Spiritual abuse and the Church

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There is a growing concern within the Church about spiritual abuse, but what exactly is it, how can you recognise it, and how can we create healthy church cultures to help ensure spiritual abuse is minimised?

Dr Lisa Oakley is a Senior Lecturer in Psychology at the University of Chester and chair of the Church of England Task and Finish group for Spiritual Abuse which is developing policy and practice guidance around spiritual abuse.

She delivered a day’s training at Church House, Daresbury, to around 40 church leaders and explained what spiritual abuse is and the impact it has, and equipped delegates with the tools to recognise and respond to it.


Dr Lisa Oakley

According to Dr Lisa Oakley, the terminology is controversial. “I am not wedded to the term spiritual abuse - if someone comes up with better terminology why wouldn’t we want to use it? - but what it is, is a systematic pattern of controlling and coercive behaviour in a religious context. It is a form of psychological and emotional abuse.”

Lisa says: “At its most extreme, spiritual abuse includes the use of scripture. For example, getting people to do things by quoting passages of the Bible. It might involve the idea that God is complicit or the suggestion that this is what God wants to happen, or threats of spiritual consequences: if you don’t do this, you won’t go to heaven. It might also include the notion of divine position, the idea that God put me here so, therefore, you can’t question me. It could include superiority and elitism; we’re the best church, we’ve got the ‘real truth’.”

She says in some of the cases she has come across, there have been some extreme behaviours including someone being pressured into revealing the details of their bank statements to prove they are tithing. Other examples include the use of scripture to control another person.
 


Have you been affected?

Have you been subjected to spiritual abuse? Have you witnessed it at church? If you have a concern, please speak to Pauline Butterfield, Diocesan Safeguarding Officer in the Diocese of Chester.

For further support, contact Replenished, a charity that aims to provide a safe place and space for survivors of spiritual abuse.



The Revd Elaine Chegwin Hall, Vicar at St George’s, Stockport, attended the training at Church House and in recent years has come across people and situations that have been a cause for concern.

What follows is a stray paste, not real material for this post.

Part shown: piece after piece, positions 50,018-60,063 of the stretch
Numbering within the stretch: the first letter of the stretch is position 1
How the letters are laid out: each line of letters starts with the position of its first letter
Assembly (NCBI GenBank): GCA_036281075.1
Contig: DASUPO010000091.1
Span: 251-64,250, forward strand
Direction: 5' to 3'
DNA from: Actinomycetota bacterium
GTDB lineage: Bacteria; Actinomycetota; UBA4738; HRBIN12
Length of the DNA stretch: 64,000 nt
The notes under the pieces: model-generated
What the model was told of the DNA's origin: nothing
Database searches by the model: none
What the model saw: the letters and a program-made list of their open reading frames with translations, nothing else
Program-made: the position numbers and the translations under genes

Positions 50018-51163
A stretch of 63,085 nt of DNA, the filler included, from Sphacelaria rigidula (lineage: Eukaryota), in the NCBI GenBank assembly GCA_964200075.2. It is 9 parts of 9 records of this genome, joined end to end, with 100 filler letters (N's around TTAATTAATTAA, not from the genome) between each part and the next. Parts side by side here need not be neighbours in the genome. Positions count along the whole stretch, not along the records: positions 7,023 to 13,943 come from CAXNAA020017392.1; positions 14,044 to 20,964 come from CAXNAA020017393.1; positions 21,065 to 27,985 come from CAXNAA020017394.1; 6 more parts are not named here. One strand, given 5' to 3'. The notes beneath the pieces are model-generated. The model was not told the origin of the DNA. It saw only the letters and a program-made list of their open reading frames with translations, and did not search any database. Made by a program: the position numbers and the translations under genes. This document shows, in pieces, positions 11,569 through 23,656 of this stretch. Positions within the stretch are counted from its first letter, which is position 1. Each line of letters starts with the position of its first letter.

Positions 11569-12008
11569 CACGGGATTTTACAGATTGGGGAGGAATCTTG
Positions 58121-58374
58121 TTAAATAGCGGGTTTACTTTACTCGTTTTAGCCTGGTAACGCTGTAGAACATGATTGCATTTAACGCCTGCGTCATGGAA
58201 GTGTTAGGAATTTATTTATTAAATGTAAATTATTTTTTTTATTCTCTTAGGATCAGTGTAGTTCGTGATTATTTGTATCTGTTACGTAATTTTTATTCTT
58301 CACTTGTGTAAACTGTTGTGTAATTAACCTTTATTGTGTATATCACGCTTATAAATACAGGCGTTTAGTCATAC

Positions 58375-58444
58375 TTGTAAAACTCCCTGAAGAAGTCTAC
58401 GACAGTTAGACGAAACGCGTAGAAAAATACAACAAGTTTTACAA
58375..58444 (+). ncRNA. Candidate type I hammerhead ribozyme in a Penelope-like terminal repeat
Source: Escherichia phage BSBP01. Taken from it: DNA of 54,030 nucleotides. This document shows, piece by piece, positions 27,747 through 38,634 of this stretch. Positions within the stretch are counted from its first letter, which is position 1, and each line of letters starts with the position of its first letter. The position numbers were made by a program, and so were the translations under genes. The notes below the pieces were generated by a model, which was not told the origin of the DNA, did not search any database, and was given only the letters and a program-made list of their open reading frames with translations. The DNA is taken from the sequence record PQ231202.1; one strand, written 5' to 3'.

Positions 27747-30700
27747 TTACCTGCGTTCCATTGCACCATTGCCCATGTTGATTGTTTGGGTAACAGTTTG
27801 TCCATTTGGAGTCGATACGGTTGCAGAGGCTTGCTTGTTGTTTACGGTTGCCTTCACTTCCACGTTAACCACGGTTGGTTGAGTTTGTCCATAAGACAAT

The Revd Elaine Chegwin Hall

“I know a woman in her 40s, a passionate Christian and a mother of two children. She had terminal breast cancer. She agreed to go along to a meeting in church where people offered to pray with her. She was not unduly concerned by this. When I met her later, she was highly distressed as the group had made her lie on the floor and they all stood around her. They then proceeded to cast out various demons perceived to be in her body. She was in a vulnerable position physically with her cancer and emotionally as the people towered over her. She didn’t feel in a position to resist, especially as people seem to have good intentions by offering prayer which she consented to, but which escalated into something quite different. She was fearful of going back to that church.”

Elaine herself has been on the receiving end of unwanted advances from people offering healing ministry and prayer and says that often our polite attitude and reluctance to speak allows people to act towards us in a way that can be damaging.

The faith-based context is what makes spiritual abuse distinct from the psychological and emotional abuse of the type reported in other contexts.

However, Dr Lisa Oakley says that spiritual abuse is often found in sexual or physical abuse that happens within a faith-based context. She says: “It would be difficult, but not impossible, to experience sexual abuse in a faith-based context and for there not to be elements of the use of scripture or divine position and for those elements to be a part of that experience.”

It’s perhaps for this reason, more than others, that it is important churchgoers can recognise and respond well to spiritual abuse; the controlling behaviour might be part of the reason why sexual abuse is often not disclosed.

Much of the same principles learned in safeguarding training apply to disclosures of spiritual abuse.

Lisa says: “A good response to any type of disclosure should include a safe place for someone to speak, listening well, and validating the person disclosing the information. Though in addition, I would say it’s important to recognise that this person might be very fearful; they might be used to a situation in which there is a right and wrong answer. Giving people real choices about how they choose to proceed or respond is vital.”

Have you been subjected to spiritual abuse? Have you witnessed it at church? If you have a concern, please speak to Pauline Butterfield, Diocesan Safeguarding Officer in the Diocese of Chester.

For further support, contact Replenished, a charity that aims to provide a safe place and space for survivors of spiritual abuse.
 



About Dr Lisa Oakley

Dr Lisa Oakley completed her PhD in 2009 which looked at understanding the experience of spiritual abuse in the Christian faith in the UK. She has contributed to several books and in 2014 she conducted a ‘Church experience survey’, commissioned by thirtyone:eight (formerly CCPAS) in which less than a quarter of respondents stated that they had received training on spiritual abuse, and only a third stated their Church or Christian organisation had a policy that included spiritual abuse.

Her work has led to her being invited to Chair the Church of England’s work on spiritual abuse. They hope to develop policy and practice guidance this year and share this with the wider Church thereafter.